Submissions:2016/“Finding a New Soul”: Building Wikipedia and the History of the Harlem Renaissance Within the Community College System

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Title
Theme
Education
Academic Peer Review option
Yes
Type of submission
Presentation
Author
Anne Kingsley
E-mail address
akingsley@dvc.edu
Username
annekingsley
Affiliation
Diablo Valley College, Pleasant Hill, CA
Abstract
In 1925, Alain Locke, in his foreword to The New Negro, a foundational text ushering in the advent of the “New Negro Renaissance,” proclaimed that “Negro life is not only establishing new contacts and founding new centers, it is finding a new soul”. Douglas believed that this surge of African American culture would reconstruct a new spirit of knowledge work. And yet, 90 years later, the history of the Harlem Renaissance remains thinly represented on Wikipedia. While some canonical authors have substantial pages, the full cosmos of this global phenomenon of art, literature, culture, and education appears flat. As an attempt to both contribute to underrepresented histories as well as promote diverse editorial representation, I will discuss my experience bringing community college students to edit this important history. In particular, I want to highlight my students’ work using The Crisis Magazine a major post-reconstruction publication edited by W.E.B. DuBois and now accessible as an online archive--as a starting point to contribute entries. Pedagogically, I would like to present how designing effective Wikipedia curriculum that reaches first time editors from various racial, gendered, and economic backgrounds (1) demands institutional understanding of public education (2)thrives in cross-disciplinary structures (3) raises opportunities for access to information (4) empowers marginalized voices to reconstruct historical narratives outside of research universities. Moreover, seeing this curriculum flourish at the community college level reshapes my (and my students’) understanding of the Harlem Renaissance from a centralized uprising of arts and culture in the early 20th century to a more extensive revolution that placed histories of race into mainstream practices.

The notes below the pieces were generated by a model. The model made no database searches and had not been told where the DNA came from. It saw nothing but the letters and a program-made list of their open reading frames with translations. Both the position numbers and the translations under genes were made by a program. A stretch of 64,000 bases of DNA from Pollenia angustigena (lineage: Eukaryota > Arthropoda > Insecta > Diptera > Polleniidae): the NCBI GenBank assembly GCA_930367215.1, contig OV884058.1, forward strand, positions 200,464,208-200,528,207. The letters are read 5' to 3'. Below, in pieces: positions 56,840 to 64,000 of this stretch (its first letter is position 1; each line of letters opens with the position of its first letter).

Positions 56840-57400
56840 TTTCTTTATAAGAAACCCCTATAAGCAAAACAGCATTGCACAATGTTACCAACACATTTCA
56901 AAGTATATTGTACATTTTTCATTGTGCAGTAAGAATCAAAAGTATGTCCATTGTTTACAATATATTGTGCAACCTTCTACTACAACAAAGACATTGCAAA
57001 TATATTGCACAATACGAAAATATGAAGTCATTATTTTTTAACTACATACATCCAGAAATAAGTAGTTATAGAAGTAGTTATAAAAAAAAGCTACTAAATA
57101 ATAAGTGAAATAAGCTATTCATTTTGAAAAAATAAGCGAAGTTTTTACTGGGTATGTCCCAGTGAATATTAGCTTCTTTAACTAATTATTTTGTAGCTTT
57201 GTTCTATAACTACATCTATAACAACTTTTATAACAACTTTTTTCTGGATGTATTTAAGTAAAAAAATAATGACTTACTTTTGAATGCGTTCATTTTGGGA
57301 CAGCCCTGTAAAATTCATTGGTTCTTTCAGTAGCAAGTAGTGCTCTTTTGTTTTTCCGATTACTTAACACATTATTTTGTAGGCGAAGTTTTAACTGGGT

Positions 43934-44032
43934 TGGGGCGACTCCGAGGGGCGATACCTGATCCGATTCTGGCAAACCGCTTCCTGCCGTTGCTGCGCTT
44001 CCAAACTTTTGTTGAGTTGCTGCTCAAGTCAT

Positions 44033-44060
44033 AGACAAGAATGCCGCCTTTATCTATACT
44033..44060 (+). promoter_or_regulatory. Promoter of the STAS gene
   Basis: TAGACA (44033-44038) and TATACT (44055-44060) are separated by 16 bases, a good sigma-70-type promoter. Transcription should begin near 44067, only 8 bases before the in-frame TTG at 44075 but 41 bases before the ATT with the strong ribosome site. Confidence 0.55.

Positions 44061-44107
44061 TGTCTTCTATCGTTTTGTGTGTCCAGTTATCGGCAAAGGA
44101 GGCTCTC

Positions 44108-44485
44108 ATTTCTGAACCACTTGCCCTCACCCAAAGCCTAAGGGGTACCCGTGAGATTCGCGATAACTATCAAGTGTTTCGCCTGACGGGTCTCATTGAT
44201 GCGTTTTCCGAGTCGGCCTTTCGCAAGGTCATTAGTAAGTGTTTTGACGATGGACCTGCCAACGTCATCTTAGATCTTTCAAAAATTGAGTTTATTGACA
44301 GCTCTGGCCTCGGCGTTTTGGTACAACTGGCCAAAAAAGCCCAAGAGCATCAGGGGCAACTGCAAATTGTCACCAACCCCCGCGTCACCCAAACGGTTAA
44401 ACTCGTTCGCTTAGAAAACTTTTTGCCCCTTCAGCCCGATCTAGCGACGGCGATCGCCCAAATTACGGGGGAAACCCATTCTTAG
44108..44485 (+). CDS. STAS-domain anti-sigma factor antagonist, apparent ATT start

Length of presentation
20
Special schedule requests
No
Preferred room size
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Yes

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